Our sewage doesn't just disappear


October 31, 1990|By Susan McGrath | Susan McGrath,Los Angeles Times Syndicate

You flush the toilet and, with a giant gurgle, the contents simply disappear. It's a miracle. Where the water goes, what happens to it when it gets there, and where it ends up may never cross your mind.

You could go through life, as most people do, without ever worrying your pretty little head about such distasteful subjects as sewage treatment. But if you care about clean water, or even just about being able to flush your toilet forever, it is helpful to know the basics. After all, more than 28 billion gallons of raw sewage are treated in the United States every year. What exactly does "treated" mean? And what can you do to help the process along? Stand by for a guided tour of your typical treatment plant.

You make a deposit. You flush the toilet. Goodbye!

The sewage joins used bath and sink water and drains from your house into a large pipe under the street. This pipe drains into another, and so on, until the sewage eventually makes its way to a treatment plant. Some communities combine storm drains and sewers, sending all the water to the treatment plant. Others have dTC separate systems, where storm runoff drains directly into lakes or streams.

First stop at a typical plant is a bar screen. The screen filters out large objects such as sticks, tampons and big wads of paper. This non-toxic stuff is trucked to a landfill or an incinerator.

The next stop is a grit chamber, where sand and gravel settle to the bottom.

Next are primary sedimentation tanks, where the water just sits for about three hours. Here, the bulk of the solids -- i.e., feces -- settles to the bottom, forming a sediment called sludge. The sludge is piped to a digester, a closed tank in which it is heated and broken down by bacteria.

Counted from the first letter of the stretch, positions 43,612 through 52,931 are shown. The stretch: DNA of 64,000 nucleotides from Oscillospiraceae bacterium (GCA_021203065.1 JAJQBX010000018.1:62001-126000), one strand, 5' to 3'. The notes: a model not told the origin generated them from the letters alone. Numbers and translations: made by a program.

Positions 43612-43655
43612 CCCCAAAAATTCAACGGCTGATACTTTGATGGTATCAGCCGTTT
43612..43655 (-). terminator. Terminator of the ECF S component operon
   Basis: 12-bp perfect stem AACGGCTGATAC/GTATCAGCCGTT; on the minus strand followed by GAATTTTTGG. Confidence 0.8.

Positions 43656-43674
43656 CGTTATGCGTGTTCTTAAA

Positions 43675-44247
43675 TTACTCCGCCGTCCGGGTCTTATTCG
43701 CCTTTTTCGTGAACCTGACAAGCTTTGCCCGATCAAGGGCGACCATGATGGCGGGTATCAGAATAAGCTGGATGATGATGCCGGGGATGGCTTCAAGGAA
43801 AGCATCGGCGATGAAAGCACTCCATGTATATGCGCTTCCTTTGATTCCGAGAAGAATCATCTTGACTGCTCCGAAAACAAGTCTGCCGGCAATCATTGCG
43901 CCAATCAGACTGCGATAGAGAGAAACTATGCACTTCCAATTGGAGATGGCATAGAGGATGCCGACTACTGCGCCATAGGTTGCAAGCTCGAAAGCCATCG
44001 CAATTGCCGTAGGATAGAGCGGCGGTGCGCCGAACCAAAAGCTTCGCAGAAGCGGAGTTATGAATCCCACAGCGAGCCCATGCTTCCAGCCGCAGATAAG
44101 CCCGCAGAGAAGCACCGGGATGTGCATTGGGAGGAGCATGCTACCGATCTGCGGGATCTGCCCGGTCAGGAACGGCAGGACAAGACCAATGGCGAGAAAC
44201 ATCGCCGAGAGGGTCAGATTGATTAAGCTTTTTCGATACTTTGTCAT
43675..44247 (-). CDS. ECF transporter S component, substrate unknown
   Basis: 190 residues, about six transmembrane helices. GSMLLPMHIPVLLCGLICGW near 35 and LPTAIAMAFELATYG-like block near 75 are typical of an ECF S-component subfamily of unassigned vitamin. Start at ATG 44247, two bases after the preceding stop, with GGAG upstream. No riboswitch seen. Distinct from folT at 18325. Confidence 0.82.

This is primary sewage treatment. For many communities, this is as far as it goes. The water, still substantially dirtier than when it lay waiting in your toilet tank, is now disinfected with chlorine and released to a nearby river, bay or ocean. We then rely on the natural ability of water to cleanse itself to further purify our wastewater.

Thanks to the Clean Water Act, most of America's 15,000 or so municipal treatment plants now go one step further, to secondary treatment. Here, air is bubbled through the water, which is seeded with bacteria. The bacteria feed happily on the sewage for a few hours; the water then flows to another settling tank. Sludge-filled bacteria are bundled off to the digester. The water is disinfected and discharged.

The fate of the sludge depends on how polluted it is. High-grade sludge, low in heavy metals and other pollutants, can be used as fertilizer. Most sludge is too toxic to qualify and meets the sad fate of ordinary household garbage.

Though the water, or effluent, from a treatment plant isn't anything you'd want to drink, the process does take out about 90 percent of the solids from the raw sewage we send to it. Engineers are tinkering with superior systems that use living wetland plants -- a sort of controlled swamp -- to treat water, and some day we may all be lucky enough to have such systems operating in our communities.

In the meantime, there are a few things each of us can do to make sewage treatment more effective. The general idea is not to use your toilet or sink as a garbage can.

Don't dispose of leftover chemicals such as paint thinner, photography supplies or degreasers by dumping them in your toilet or sink. Try to avoid using pesticides and minimize chemical fertilizers; they will run off your lawn into storm drains. Replace toxic household products such as oven cleaner and drain opener with harmless substitutes. Use detergent with low or no phosphates. Recycle motor oil.

Other no-nos for toilet disposal: bits of plastic such as bandages, cigar tips or tampon applicators. Condoms. Baby wipes. Diaper tabs.

Though "bits of plastic" don't sound terribly dire, in fact this debris can really foul up the system. At best, the trash is screened out and the treatment plant has to pay to haul it away. At worst, the plastic can snarl up the works of a tank, forcing the plant manager to have the machinery drained, cleaned and repaired.

Baltimore Sun Articles
Please note the green-lined linked article text has been applied commercially without any involvement from our newsroom editors, reporters or any other editorial staff.